Archive for the ‘Use Cases’ Category
Spreadsheets as an investment tool? You bet! You can do exactly that with EditGrid! At CurrencyTrading.net, they agree and we were listed as one of their Next-gen investing tools for amateur and professional traders.
Locally in Hong Kong, stock traders/enthusiasts have already taken EditGrid to another level with their investment spreadsheets, including adr, which reached over a million views. Other popular investment spreadsheets include all in one and Markets Monitor. Those spreadsheets simply provide stock market information for investors to make decisions on but there are users who use EditGrid to manage their investment portfolios as well.
Good stuff? We’d like to think so. But we want you guys to tell us that, so give it a try and see for yourself.
To get started with EditGrid as an investment tool, sign up for an account (if you haven’t already). We have included our stock portfolio template for download to get you started on buidling your investment portfolio and tracking its performance. You’ll need to know a bit about our Remote Data feature to use it.
We’ve got more great uses out of EditGrid, besides the lunch expense and CS log, we take it a bit further and use it for localization. Our localization project (currently rebuilding), has been a big part of EditGrid since we started building EditGrid. We allow our user community or anyone for that matter to translate our site to their local language. To date, with efforts from the community, we have made nine languages available on EditGrid, German, Spanish, French, Dutch, Portuguese, Japanese, Simplified and Traditional Chinese, and English.
It’s a very simple process, localization spreadsheets are made publicly readable and writable and open to any user or visitor to contribute. Simply add the local translations next to the English definitions and when translations reach at least 60% completion, the language will be added to the EditGrid site.
If you’d like to learn the details of how our localization work, read the Methodology section of our Localization Project page or if you’d like to use a similar localization engine, you’ll need to sign up to our service and dive into our API and you’ll be able to setup the same collaborative translation environment.
If your local language is not available for translation and would like to begin translating EditGrid to your language, let us know by sending an email to firstname.lastname@example.org.
Aside from the fun with our lunch expense spreadsheet, we do use EditGrid for some actual business work here in the office. One of our business uses is our customer service log, which tracks users and customers feedback, issues and requests. This is the simplest use of the spreadsheet, there aren’t any calculations and it was strictly created for the customer service representatives to collaborate on.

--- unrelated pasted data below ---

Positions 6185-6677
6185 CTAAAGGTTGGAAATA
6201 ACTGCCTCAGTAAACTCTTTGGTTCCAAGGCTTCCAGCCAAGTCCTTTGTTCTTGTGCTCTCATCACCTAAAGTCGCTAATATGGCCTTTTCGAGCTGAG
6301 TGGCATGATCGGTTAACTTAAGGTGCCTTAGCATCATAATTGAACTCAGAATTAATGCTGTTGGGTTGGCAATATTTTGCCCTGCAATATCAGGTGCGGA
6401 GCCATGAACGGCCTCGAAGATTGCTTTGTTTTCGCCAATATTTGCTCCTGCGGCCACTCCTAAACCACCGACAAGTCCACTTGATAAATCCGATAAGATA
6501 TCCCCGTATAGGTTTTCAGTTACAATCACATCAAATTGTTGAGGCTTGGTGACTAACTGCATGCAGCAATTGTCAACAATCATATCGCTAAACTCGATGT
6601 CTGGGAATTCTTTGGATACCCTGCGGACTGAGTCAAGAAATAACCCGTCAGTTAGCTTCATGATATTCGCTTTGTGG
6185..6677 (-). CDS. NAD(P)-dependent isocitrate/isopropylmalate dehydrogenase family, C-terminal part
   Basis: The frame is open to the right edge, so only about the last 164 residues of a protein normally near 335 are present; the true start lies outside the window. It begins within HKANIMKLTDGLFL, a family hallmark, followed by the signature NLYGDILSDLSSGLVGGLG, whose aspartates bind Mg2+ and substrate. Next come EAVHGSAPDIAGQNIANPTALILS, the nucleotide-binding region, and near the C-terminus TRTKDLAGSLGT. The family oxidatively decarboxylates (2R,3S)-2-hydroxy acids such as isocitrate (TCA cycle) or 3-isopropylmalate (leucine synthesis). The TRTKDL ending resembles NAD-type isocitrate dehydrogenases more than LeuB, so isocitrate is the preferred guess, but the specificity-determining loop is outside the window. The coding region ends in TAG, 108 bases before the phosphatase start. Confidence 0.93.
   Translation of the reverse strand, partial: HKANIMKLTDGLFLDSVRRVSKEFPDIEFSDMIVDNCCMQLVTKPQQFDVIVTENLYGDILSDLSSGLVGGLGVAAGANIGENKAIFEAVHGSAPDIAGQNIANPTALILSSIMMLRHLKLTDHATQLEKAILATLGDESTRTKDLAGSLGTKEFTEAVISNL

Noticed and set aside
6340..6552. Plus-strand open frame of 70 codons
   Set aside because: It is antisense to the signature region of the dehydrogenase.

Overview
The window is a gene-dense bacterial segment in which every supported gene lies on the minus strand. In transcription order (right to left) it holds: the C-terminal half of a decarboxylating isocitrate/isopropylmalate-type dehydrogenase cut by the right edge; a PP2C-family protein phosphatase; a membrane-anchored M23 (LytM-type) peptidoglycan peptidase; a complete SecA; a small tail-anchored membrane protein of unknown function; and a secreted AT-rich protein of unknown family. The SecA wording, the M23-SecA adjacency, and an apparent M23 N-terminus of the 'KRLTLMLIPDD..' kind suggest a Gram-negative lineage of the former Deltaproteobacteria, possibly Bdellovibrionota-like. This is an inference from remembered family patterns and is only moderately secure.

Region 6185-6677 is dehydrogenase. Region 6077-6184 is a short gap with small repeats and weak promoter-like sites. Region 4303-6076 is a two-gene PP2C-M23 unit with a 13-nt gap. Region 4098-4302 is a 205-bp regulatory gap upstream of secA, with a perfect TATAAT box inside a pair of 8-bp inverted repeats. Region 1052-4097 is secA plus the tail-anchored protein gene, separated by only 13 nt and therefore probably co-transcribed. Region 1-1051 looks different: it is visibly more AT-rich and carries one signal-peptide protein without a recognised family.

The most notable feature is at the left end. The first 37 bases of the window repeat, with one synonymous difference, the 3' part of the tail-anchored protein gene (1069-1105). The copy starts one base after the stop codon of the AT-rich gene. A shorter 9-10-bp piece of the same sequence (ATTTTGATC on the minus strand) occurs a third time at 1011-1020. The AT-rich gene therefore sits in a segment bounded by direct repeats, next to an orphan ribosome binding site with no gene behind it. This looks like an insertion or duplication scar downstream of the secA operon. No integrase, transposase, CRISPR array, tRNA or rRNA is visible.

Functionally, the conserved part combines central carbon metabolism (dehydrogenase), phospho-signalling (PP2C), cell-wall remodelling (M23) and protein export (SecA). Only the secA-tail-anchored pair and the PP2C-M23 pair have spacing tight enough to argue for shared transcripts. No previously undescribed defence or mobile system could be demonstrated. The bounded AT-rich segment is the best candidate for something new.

Customer service is important at any onilne services and it’s no different at EditGrid. We collect everything the visitors and users throw at us through emails and our support forum.
Our customer service team, including myself, uses a shared spreadsheet and are able to edit records without affecting one another. Our spreadsheet introduces a different approach to logging user issues compared to using standard web form that majority of customer service department use in their company’s intranet. The team have found this to be very useful and with EditGrid Finder, we are able to search for past issues, requests and feedback as well.
This could be a perfect solution for those who are seeking to log their user feedback but are on a budget or without sufficient resources to develop their own in-house customer log solution.
To start our series of our own use cases, I’d like to introduce a fun way we do things at EditGrid.
After joining EditGrid couple months back, I’ve been having lunch with other the team members almost everyday and have found out they have created a spreadsheet to track everyone’s lunch expenses. It’s quite simple really, one person pays the entire bill and afterwards, back at the office, those who attended will edit the lunch expense spreadsheet with the price of their lunch into a cell under their name for that particular date.
There’s no difference in how much an individual spend, the spreadsheet takes into account the individual cost, so splurge all you want or be frugal as you like and the system will calculate the individual’s cost and ranks them amongst our team. The person having the highest negative balance will be the one responsible for paying the bill. There have been occasions where we use the iPhone on location to check who the responsible person is. There’s really no escaping and no free lunch here!
I’m sure there are similar cases out there but I am guessing it’s through sending emails, modifying the spreadsheet in a shared drive or playing hot potato with the spreadsheet in an email attachment. But, if you have done something similar in EditGrid, we do encourage you to share your story with us!
Sure, this might not seem to be the most productive but it’s fun and convenient and it illustrates a lot of what EditGrid offers, collaboration, calculations and mobility. Now, there’s no more messing around with looking for change and the countless number of IOUs, which sometimes goes forgotten.